“We were ready, but couldn’t sell product,” says Macaluso. “It was and is still an extremely difficult situation without real monthly revenue. However, as an entrepreneur, you need to be optimistic. We worked very hard and have been able to win some deals in retail stores in 2021.”

To survive, WhizRider’s cofounders did everything they could to cut costs. They terminated agreements with some partners and reduced services with others. And of course, Macaluso and Schlaepfer decreased their own salaries. They remain motivated thanks to the positive feedback they continue to receive from customers and the retail world in general.

These days, Macaluso and Schlaepfer feel optimistic leading WhizRider into 2021. “With all the positive news regarding vaccines, we are very hopeful that some sort of return to normalcy is around the corner. We strongly believe WhizRider will take off once ride sharing and travel become more prevalent again,” says Macaluso. “We are also extremely proud

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Despite officials’ warnings and pleas, travel over Thanksgiving is expected to hit a pandemic peak.

The nation’s health experts on Sunday pleaded with Americans to stay home over the Thanksgiving holiday and forgo any plans to travel or celebrate at large family gatherings, even as airports have recorded a significant rise in passengers.

Dr. Anthony S. Fauci, the country’s top infectious disease specialist, and other health experts relayed a clear message on Sunday morning news shows: with coronavirus cases surging to record levels across the country, turning nearly every state into a hot zone of transmission, the risk of getting infected, whether in transit or in even small indoor gatherings, is high.

Up to 50 million people could be traveling on roads and through airports in the United States over Thanksgiving this year, according to AAA, the biggest travel surge since the pandemic began, despite strong cautions from the Centers for Disease Control and Prevention and other health authorities. A video of a packed airport in Phoenix has been circulating widely on social media. As of Sunday, 47 states — all but Hawaii, Maine and Vermont — were considered high-risk zones for viral transmission, and nationwide hospitalizations were at a record 83,227.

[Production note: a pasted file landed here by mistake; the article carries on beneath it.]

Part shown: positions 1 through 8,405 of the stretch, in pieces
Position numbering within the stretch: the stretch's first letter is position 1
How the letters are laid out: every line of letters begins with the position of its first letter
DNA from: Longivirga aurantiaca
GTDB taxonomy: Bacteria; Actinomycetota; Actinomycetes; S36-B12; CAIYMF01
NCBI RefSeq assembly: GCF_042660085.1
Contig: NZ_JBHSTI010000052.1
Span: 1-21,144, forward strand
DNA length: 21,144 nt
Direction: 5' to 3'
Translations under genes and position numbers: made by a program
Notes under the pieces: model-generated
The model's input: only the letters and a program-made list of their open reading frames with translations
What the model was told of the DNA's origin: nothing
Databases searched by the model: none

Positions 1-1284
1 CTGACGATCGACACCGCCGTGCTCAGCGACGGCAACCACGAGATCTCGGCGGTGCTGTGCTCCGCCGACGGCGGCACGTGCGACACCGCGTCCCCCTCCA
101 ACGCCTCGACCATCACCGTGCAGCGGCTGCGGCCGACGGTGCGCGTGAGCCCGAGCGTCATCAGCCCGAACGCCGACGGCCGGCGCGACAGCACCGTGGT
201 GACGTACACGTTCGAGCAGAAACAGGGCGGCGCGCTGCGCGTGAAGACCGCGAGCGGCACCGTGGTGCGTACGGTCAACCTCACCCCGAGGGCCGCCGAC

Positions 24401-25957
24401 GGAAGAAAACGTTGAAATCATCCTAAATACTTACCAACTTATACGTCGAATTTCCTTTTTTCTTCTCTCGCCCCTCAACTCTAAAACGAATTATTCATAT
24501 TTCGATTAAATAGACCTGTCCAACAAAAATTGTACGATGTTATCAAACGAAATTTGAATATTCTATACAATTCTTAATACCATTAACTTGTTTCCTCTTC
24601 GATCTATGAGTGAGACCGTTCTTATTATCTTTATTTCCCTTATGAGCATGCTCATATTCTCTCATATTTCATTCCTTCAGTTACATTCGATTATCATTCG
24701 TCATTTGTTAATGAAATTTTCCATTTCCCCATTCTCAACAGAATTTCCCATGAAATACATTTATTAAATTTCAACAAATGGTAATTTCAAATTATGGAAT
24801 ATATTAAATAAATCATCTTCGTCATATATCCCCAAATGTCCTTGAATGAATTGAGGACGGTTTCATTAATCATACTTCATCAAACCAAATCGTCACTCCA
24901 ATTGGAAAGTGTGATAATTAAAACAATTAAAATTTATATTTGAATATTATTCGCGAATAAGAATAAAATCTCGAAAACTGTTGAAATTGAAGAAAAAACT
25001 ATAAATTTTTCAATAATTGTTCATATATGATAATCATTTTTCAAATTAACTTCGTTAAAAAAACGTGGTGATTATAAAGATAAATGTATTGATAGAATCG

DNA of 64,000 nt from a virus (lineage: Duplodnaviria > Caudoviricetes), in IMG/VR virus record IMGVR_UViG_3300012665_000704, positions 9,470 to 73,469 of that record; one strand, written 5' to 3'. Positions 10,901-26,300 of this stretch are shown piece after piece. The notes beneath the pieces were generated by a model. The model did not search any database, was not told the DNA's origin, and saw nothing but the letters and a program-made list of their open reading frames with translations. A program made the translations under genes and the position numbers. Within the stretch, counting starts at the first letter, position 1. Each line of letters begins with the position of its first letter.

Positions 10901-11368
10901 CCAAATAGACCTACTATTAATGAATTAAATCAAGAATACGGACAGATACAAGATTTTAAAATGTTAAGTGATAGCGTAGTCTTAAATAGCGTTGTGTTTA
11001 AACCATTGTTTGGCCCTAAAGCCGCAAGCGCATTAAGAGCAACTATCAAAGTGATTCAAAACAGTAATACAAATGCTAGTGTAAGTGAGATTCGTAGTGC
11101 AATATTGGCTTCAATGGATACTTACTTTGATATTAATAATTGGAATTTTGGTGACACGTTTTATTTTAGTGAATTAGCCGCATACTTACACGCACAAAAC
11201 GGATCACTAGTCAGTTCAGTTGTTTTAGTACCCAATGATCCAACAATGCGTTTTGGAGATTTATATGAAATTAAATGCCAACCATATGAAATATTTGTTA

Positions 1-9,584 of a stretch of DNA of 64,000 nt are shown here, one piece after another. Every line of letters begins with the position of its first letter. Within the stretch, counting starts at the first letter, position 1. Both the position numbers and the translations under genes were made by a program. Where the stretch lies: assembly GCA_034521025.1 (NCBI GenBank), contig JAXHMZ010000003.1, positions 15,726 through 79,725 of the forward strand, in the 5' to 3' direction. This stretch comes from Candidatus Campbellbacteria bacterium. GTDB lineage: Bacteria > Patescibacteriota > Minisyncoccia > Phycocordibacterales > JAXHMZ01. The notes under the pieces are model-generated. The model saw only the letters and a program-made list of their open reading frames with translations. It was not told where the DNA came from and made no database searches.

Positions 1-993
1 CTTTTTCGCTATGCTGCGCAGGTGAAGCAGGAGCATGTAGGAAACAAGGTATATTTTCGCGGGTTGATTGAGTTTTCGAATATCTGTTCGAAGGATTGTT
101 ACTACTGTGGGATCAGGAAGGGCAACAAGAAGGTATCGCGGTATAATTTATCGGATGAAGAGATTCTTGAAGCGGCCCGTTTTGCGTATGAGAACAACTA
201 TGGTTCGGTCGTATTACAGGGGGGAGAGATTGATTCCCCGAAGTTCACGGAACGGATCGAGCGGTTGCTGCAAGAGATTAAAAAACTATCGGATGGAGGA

“Please seriously consider decisions that you make,” Dr. Fauci said on the CBS show “Face the Nation.” Encountering large numbers of people in airports and on planes is particularly dangerous, he said. Although airlines have invested in air circulation and ventilation systems to minimize viral transmission, Dr. Fauci said, “sometimes when you get a crowded plane, or you’re in a crowded airport, you’re lining up, not everybody’s wearing masks — that puts yourself at risk.”

And gathering indoors, whether you travel or not, carries risk. “When you’re eating and drinking, obviously, you have to take your mask off,” Dr. Fauci said. “We know now that those are the kinds of situations that are leading to outbreaks.”

Dr. Tom Inglesby, director of the Center for Health Security of the Johns Hopkins Bloomberg School of Public Health, said on Fox News on Sunday that because about half of infections are spread by people who don’t have any symptoms, “you can’t assume that you don’t have the virus, and you can’t assume that the people whose home you’re about to enter don’t have the virus, at this point in our pandemic.”

He recommended celebrating Thanksgiving only with the people you live with. People who choose to visit others’ homes should spend as much time as possible outdoors and “should be wearing masks indoors when they’re together, and only removing them when they’re eating.”

In Tulsa, Okla., Victory, a megachurch, canceled a “Friendsgiving” service on Sunday that had called on members to bring a friend after it prompted an outcry, instead opting to give away boxed meals, NBC News reported. The church did not respond to a request for comment regarding its planned “Thanksgiving Day Brunch,” which, according to its website, is set to be held on Thursday in the church’s cafeteria.

Dr. Fauci and others warned that Americans’ behavior over Thanksgiving would have critical implications for

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Cases in Japan hit record amid holiday travel

TOKYO (AP) — The daily tally of confirmed COVID-19 cases in Japan hit a record for the fourth day at 2,508, the Health Ministry said Sunday.

Japan has had fewer than 2,000 coronavirus-related deaths so far, avoiding the toll of harder hit nations. But fears are growing about another surge. A flurry of criticism from opposition legislators and the public has slammed the government for being too slow in halting its “GoTo” tourism campaign, which encouraged travel and dining out with discounts.

Prime Minister Yoshihide Suga on Saturday scrapped the campaign, but only after many people had already made travel reservations for a three-day Thanksgiving weekend in Japan.

Airports and restaurants have been packed. Some say the government should have offered to pay for cancellations, or stepped up PCR testing instead, if the goal is to keep the economy going amid a pandemic. Tutorials are circulating online on the proper way to eat and drink at restaurants while wearing masks.

In other developments in the Asia-Pacific region:

— India has registered 45,209 new confirmed cases in the past 24 hours amid a festival season surge in the country’s capital and many other parts. At least three Indian states — Rajasthan, Madhya Pradesh and Gujarat — have imposed night curfews in many cities. The Health Ministry on Sunday also registered 501 deaths in the past 24 hours, taking total fatalities up to 133,227. While the overall pace of new cases appears to be slowing, experts have cautioned that official figures may be offering false hope since many infections are undetected.